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The Healthy Doctor Sleep Challenge: How to treat insomnia

800px-Jackie_Martinez_in_B&W_sleeping_with_a_bookInsomnia is a strange concept to me: I seem to be able to fall asleep at the drop of a hat, because I’m a mum and we are chronically sleep-deprived! However, I do occasionally suffer from sleepless nights (that are not because of waking up for littlies) and I did suffer from mummy insomnia when my babies slept poorly, finding it difficult to fall asleep after multiple wakings, and feeling anxious at bedtime because of the anticipation of a wakeful night.

For those of you who suffer from insomnia on a regular basis, here are some evidence-based recommendations for you. There is no magic bullet for treating sleep problems, but perhaps there’s something here that you haven’t tried consistently. Give it a go. Some medical problems can cause insomnia, so see your GP if you’re concerned.

Change your bed associations

I’m pretty bad at this – you’re supposed to only be in bed for sleep (and sex!) but I spend a lot of time in bed reading. Apparently this is a no-no as the bed is then associated with being awake. If you’re feeling insomniac, try only getting into bed when you feel sleepy, and avoid spending longer than twenty minutes lying awake in bed. If you can’t fall asleep quickly, get out of bed, sit somewhere quiet and dark and listen to some music or boring talkback radio (avoid the temptation to start surfing the internet or watch TV).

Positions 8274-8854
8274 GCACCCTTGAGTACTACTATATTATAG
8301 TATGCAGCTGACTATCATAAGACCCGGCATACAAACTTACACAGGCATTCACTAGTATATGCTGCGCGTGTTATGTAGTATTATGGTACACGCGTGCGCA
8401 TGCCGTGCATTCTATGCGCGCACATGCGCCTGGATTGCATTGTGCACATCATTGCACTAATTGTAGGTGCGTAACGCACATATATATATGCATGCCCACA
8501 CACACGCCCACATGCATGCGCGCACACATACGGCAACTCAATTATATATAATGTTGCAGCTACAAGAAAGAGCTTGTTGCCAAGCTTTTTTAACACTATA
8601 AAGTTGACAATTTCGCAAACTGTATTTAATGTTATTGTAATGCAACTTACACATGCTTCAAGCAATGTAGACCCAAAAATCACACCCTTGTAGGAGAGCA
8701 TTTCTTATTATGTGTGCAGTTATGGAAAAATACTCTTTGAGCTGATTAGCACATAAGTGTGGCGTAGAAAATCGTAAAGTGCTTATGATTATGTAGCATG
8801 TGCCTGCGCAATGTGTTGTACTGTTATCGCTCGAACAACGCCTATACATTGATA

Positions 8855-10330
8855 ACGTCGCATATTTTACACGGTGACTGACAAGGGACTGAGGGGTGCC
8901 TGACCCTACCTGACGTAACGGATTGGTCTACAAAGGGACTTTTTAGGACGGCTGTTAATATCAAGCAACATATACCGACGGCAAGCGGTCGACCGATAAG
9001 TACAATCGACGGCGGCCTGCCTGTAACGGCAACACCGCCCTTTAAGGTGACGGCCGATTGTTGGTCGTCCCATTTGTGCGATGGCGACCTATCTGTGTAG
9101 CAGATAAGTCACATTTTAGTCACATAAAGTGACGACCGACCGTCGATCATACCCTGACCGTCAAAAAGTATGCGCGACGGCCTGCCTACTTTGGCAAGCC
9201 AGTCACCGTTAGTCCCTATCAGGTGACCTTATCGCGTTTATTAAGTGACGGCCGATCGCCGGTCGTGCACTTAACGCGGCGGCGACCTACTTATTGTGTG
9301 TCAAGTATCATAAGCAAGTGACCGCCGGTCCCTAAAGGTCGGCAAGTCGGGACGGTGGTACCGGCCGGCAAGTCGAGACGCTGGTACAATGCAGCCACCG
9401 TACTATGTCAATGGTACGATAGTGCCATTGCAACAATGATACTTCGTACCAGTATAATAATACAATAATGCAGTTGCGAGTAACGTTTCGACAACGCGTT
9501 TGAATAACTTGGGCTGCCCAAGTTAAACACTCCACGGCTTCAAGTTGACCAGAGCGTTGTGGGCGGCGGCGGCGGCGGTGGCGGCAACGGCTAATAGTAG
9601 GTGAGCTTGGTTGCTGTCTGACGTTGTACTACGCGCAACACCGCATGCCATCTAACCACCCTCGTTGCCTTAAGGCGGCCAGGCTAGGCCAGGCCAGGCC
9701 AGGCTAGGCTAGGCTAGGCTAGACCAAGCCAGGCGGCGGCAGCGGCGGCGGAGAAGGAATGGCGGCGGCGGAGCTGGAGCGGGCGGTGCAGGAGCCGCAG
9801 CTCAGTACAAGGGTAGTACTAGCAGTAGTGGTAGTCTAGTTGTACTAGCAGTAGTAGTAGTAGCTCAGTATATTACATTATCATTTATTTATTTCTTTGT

Restrict your sleep

This sounds completely counter-intuitive for me, but I’m sure it works. If you’re struggling with insomnia, calculate how much sleep you’re actually getting each night (eg 6 hours). Then subtract this from your waking time, and only get into bed at that time. You can then start moving bedtime back by 15-20 minutes every night if you’re falling asleep easily. Try not to catch up on sleep during the day – save your sleep for night times. You should, however, aim to be in bed at least five hours before you’re supposed to be awake.

Sleep hygiene

1. Avoid caffeine six to eight hours before bedtime
2. Avoid nicotine before bed and throughout the night
3. Avoid alcohol before bed – it actually disrupts sleep more than it promotes sleep.
4. Exercise regularly but avoid exercising within 30 minutes of going to bed.
5. Keep your room slightly cool, and dark.
6. Allow an hour to unwind before bed – and try to ensure dim lighting or relative darkness during this time.
7. Maintain a regular sleep schedule – go to sleep and wake up at the same time every day.

Practise relaxation strategies

These help reduce adrenaline and help you sleep. Relaxation strategies might include progressive muscle relaxation, mindfulness meditation, or whatever takes your fancy. Listen to a meditation or relaxation podcast and snooze away!

Do natural medicines help?

The evidence isn’t very strong for the use of natural medicines for sleep, but you could try lemon balm and valerian. Be aware that valerian can cause paradoxical agitation in some people. Melatonin seemed like a promising treatment for insomnia, but hasn’t quite met our expectations yet. However, you can boost your natural melatonin release at night by keeping the lighting down, getting some daylight exposure during the day, and eating foods high in tryptophan (the precursor of melatonin) – such as dairy, oats, turkey, fish, and pork. (This might be the reason why drinking a glass of warm milk helps you sleep!)

References:

Goodie, Jeffrey L., and Christopher L. Hunter. “Practical Guidance for Targeting Insomnia in Primary Care Settings.” Cognitive and Behavioral Practice (2014).
Photo credit: By mark sebastian (Flickr: Laziest. Model. Ever. (#6228)) [CC-BY-SA-2.0 (http://creativecommons.org/licenses/by-sa/2.0)], via Wikimedia Commons
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